Film: Being There

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Film:

Being There

Director: Hal Ashby
Honors:
Genres:
Distributor: Warner Home Video

Thanks to an extraordinary, delicately balanced performance by Peter Sellers, Being There received mixed reviews during its theatrical release in 1979, but has since become a celebrated comedy with a loyal following. It's one of the most unusual black comedies ever made, simply because it stretches a simple premise over 130 minutes of straight-faced, strangely compelling commentary on politics, media, and celebrity in media-savvy America. Adapted by Jerzy Kozinsky from his own novel, the movie's about a simple-minded, middle-aged gardener who, after a lifetime of seclusion and safety in a Washington, D.C. townhouse, gets his first exposure to reality beyond the walls of his sheltered existence. His only reference to the world is through his childlike addiction to television, and when a chance encounter brings him into the inner fold of a dying billionaire (Melvyn Douglas), he suddenly finds himself the toast of Washington's political elite. His simple phrases about gardening are misinterpreted as anything from economic predictions to sage political advice, and under the sharp direction of Hal Ashby, Sellers has the audacity to take this comedic conceit to its logical extreme. Being There is not for all tastes--especially not for those who don't appreciate comedic subtlety. But as a showcase for the daring genius of Peter Sellers, this is a classic movie in a category all its own. --Jeff Shannon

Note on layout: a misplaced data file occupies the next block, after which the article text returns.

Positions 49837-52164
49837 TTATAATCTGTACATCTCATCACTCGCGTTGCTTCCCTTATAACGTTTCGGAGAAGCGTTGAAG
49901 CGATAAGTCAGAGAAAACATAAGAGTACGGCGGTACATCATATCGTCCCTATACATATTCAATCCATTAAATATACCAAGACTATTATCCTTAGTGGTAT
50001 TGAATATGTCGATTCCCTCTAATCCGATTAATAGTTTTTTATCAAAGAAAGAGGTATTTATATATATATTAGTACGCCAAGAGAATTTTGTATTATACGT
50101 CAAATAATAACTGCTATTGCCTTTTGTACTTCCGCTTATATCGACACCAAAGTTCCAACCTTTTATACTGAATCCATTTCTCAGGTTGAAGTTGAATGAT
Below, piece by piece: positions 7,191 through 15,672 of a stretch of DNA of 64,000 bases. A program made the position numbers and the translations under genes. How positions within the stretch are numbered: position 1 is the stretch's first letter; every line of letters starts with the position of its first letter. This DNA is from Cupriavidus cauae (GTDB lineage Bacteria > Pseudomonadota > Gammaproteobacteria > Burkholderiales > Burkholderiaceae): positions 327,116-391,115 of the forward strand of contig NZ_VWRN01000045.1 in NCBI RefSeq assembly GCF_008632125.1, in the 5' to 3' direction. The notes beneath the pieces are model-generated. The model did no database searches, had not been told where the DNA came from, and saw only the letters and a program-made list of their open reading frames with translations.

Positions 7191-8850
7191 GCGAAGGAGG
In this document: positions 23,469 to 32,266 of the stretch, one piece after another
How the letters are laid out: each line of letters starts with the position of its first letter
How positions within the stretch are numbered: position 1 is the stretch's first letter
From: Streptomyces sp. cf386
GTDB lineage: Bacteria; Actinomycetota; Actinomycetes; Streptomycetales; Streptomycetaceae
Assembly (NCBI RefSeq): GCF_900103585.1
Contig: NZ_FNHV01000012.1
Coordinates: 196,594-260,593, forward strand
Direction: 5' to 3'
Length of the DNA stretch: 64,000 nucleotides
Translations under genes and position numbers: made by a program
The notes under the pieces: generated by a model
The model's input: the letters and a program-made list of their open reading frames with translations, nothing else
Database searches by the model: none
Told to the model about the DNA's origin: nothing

Reviews

Amazon.com

Thanks to an extraordinary, delicately balanced performance by Peter Sellers, Being There received mixed reviews during its theatrical release in 1979, but has since become a celebrated comedy with a loyal following. It’s one of the most unusual black comedies ever made, simply because it stretches a simple premise over 130 minutes of straight-faced, strangely compelling commentary on politics, media, and celebrity in media-savvy America. Adapted by Jerzy Kozinsky from his own novel, the movie’s about a simple-minded, middle-aged gardener who, after a lifetime of seclusion and safety in a Washington, D.C. townhouse, gets his first exposure to reality beyond the walls of his sheltered existence. His only reference to the world is through his childlike addiction to television, and when a chance encounter brings him into the inner fold of a dying billionaire (Melvyn Douglas), he suddenly finds himself the toast of Washington’s political elite. His simple phrases about gardening are misinterpreted as anything from economic predictions to sage political advice, and under the sharp direction of Hal Ashby, Sellers has the audacity to take this comedic conceit to its logical extreme. Being There is not for all tastes—especially not for those who don’t appreciate comedic subtlety. But as a showcase for the daring genius of Peter Sellers, this is a classic movie in a category all its own. —Jeff Shannon